Mascots and Monuments

Take Action

Does your town or city have a monument or mascot that mis-represents Indigenous people or history? Read more about the impact of Indigenous representation.

Additional Resources

Indigenous Historian Nick Estes on Toppling Statues, Racist Team Names & COVID-19 in Indian Country (video): Amy Goodman (Democracy Now!) speaks with Nick Estes (Lower Brule Sioux), who reacts to growing pressure on the Washington and Cleveland sports team names

Native Mascots, Really, Still? (All My Relations podcast episode): Matika Wilbur (Swinomish and Tulalip) and Adrienne Keene (Cherokee Nation) interview Amanda Blackhorse (Navajo), a social worker who was the lead plaintiff in the Supreme Court case against the Washington NFL team

Transforming Indigenous Stereotypes: Stories By Us For Us (podcast episode with Crystal Echo Hawk): From racist mascots, to stereotypes in national creation myths like Thanksgiving, we have always faced misrepresentation and disrespect of our cultures and identities. Cultural appropriation and commodification of our cultures is commonplace, but Native activists, artists, youth, educators, legislators and our allies are changing that reality. We are winning battles to ban racist mascots and call out negative stereotypes in the media.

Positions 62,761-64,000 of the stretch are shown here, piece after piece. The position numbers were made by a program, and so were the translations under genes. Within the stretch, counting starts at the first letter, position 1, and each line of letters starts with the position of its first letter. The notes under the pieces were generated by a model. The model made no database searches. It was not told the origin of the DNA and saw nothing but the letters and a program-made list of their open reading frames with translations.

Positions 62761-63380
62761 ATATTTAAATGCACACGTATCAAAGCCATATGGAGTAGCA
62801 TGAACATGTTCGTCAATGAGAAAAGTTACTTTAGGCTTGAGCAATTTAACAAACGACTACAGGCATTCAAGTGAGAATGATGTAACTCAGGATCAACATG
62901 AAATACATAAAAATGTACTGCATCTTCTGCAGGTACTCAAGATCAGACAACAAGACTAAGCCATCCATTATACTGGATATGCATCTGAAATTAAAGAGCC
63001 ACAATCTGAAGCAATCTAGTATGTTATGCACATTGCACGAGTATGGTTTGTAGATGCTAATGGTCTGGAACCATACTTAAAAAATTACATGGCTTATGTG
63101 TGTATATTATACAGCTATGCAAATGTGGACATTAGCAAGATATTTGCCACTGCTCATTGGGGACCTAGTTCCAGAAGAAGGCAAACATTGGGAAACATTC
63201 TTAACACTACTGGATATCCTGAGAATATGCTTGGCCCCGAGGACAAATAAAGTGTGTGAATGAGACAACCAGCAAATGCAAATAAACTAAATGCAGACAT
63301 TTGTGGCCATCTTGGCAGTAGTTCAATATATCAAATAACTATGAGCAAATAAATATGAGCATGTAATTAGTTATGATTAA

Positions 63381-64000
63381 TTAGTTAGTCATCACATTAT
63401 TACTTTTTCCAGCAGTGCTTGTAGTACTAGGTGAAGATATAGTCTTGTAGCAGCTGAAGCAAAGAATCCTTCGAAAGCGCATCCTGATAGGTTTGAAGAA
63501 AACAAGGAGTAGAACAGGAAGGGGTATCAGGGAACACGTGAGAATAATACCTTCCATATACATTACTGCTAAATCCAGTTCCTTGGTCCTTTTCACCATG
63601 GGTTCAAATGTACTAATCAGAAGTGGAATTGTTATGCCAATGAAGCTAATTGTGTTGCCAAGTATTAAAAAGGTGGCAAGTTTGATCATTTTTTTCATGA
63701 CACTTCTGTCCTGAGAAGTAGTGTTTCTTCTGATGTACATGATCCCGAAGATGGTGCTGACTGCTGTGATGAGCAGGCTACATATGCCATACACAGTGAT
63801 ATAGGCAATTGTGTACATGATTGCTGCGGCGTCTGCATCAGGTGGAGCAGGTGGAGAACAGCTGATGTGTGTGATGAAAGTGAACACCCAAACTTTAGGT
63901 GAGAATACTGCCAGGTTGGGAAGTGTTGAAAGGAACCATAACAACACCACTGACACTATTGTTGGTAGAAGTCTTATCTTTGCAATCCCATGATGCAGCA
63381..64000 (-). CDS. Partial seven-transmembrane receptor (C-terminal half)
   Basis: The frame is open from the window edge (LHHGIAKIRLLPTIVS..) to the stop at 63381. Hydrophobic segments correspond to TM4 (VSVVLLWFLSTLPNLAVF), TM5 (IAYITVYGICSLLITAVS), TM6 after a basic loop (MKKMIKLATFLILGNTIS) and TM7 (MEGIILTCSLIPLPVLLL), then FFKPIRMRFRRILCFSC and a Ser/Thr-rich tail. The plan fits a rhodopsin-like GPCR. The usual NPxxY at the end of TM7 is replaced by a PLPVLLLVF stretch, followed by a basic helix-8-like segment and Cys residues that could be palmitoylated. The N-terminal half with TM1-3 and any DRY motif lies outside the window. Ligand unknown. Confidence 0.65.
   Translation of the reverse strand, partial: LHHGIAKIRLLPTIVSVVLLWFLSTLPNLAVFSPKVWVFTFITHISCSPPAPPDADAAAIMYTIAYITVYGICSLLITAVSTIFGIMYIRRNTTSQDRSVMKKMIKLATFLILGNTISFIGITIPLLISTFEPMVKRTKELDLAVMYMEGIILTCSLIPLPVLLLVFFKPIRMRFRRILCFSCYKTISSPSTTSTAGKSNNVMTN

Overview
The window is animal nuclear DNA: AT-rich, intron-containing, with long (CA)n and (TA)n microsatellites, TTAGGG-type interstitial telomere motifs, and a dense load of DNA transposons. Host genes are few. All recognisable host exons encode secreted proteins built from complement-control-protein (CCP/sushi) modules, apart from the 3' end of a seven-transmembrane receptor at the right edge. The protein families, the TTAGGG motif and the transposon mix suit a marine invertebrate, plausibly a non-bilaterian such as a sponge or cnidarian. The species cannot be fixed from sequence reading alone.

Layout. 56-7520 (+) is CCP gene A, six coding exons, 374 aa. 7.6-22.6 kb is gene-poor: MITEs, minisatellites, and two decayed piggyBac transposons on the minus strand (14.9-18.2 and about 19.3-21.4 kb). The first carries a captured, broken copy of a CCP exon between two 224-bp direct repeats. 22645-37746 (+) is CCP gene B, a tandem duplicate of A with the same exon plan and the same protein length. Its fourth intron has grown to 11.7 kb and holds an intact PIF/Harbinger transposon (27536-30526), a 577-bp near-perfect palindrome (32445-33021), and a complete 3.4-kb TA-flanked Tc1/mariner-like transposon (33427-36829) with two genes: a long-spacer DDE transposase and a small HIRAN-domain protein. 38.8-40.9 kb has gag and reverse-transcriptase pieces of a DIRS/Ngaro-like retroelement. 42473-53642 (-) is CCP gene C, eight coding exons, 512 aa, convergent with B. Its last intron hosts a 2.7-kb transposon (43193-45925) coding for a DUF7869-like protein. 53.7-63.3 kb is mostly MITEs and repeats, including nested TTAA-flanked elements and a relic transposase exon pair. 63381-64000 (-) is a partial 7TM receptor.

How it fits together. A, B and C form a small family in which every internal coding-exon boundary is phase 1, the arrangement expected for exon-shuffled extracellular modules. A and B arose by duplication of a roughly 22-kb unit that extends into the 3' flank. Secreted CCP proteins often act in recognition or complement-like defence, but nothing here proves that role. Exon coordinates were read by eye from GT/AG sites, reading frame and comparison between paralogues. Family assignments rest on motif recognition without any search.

In New Hampshire

A New Look at Mascots After Black Lives Matter Protests: Read about the debate over the Warriors mascot at Winnacunnet High School in Hampton

History Lessons: Monuments, Namesakes, and Mascots All Under Scrutiny: Read about some of the various issues concerning NH’s namesakes and monuments

Teachers Work to Broaden History Lessons: The development of a new local group, Seacoast Educators for Equity

More on Hannah Dustin

Changes in the Works for Site Honoring Hannah Duston, Woman Known for Killing Native Americans 

New Hampshire Calling: Looking Ahead 

Statue of White Woman Holding Hatchet and Scalps 

Website for a local Unity Park (in planning as of August 2020) 

A 2014 podcast on Hannah Duston